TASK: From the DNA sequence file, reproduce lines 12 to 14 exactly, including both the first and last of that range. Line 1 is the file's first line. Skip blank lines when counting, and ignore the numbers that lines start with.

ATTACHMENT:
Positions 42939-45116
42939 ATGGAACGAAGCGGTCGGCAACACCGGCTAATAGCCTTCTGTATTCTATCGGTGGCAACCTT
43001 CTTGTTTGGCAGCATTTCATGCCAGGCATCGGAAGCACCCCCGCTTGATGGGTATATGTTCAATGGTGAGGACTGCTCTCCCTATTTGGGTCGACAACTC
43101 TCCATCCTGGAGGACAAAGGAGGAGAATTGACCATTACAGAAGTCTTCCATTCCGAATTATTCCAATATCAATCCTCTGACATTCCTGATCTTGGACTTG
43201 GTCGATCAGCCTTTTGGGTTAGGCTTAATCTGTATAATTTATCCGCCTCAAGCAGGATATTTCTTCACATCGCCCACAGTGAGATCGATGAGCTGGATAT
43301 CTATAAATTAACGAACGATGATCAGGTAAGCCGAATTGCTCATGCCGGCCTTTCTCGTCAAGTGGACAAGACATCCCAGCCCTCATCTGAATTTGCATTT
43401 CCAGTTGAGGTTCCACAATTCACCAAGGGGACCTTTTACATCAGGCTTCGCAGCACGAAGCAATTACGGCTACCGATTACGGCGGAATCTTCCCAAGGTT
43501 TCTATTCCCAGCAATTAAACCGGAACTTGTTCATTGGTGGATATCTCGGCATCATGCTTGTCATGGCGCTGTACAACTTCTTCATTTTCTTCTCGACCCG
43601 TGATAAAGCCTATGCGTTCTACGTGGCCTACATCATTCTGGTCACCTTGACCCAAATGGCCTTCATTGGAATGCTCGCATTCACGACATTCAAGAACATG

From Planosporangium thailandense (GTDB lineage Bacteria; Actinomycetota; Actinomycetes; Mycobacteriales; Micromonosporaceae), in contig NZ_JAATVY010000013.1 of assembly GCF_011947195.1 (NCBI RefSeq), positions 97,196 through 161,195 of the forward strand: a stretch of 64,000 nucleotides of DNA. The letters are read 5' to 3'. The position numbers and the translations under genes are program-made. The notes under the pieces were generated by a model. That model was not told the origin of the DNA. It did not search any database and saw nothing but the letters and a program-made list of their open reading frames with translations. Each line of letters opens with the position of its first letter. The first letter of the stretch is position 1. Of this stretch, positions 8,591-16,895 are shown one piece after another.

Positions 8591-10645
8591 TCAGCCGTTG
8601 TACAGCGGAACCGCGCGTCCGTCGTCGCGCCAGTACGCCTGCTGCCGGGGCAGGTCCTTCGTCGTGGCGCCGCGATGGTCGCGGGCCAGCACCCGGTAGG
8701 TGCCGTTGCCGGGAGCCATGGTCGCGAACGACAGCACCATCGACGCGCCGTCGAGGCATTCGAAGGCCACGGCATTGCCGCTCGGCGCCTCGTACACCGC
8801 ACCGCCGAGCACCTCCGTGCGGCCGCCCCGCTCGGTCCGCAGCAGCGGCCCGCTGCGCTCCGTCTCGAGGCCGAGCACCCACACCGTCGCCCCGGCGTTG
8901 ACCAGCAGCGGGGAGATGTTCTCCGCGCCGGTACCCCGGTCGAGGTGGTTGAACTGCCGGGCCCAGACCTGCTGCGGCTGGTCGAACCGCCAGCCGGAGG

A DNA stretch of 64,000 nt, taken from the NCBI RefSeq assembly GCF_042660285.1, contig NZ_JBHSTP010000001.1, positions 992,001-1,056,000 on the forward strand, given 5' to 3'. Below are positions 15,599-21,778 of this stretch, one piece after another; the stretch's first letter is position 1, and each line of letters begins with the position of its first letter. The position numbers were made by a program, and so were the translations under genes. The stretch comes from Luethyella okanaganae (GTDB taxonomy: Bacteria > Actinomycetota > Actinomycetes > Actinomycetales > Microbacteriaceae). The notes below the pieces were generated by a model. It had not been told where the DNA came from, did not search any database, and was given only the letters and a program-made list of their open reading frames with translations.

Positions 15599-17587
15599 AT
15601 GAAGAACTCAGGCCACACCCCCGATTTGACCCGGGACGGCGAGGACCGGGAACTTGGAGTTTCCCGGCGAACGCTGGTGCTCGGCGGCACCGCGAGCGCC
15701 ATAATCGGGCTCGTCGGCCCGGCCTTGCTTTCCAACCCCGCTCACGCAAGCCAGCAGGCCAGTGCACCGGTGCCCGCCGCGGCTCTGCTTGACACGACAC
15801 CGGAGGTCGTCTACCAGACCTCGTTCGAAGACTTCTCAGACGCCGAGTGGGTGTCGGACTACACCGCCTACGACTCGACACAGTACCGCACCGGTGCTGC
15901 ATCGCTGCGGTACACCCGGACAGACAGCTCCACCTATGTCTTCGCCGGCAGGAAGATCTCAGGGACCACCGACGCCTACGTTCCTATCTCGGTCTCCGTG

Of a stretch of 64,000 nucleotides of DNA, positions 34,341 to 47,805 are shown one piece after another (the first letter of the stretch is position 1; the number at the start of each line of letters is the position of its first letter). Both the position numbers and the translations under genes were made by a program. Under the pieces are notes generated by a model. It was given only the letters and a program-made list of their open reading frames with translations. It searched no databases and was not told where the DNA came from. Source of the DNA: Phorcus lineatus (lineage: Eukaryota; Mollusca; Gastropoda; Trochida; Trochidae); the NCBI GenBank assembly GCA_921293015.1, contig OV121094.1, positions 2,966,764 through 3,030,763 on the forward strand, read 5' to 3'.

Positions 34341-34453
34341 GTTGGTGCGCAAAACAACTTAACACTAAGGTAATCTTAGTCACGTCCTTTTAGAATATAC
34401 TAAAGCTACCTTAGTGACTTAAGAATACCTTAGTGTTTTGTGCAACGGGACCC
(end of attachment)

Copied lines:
8591 TCAGCCGTTG
8601 TACAGCGGAACCGCGCGTCCGTCGTCGCGCCAGTACGCCTGCTGCCGGGGCAGGTCCTTCGTCGTGGCGCCGCGATGGTCGCGGGCCAGCACCCGGTAGG
8701 TGCCGTTGCCGGGAGCCATGGTCGCGAACGACAGCACCATCGACGCGCCGTCGAGGCATTCGAAGGCCACGGCATTGCCGCTCGGCGCCTCGTACACCGC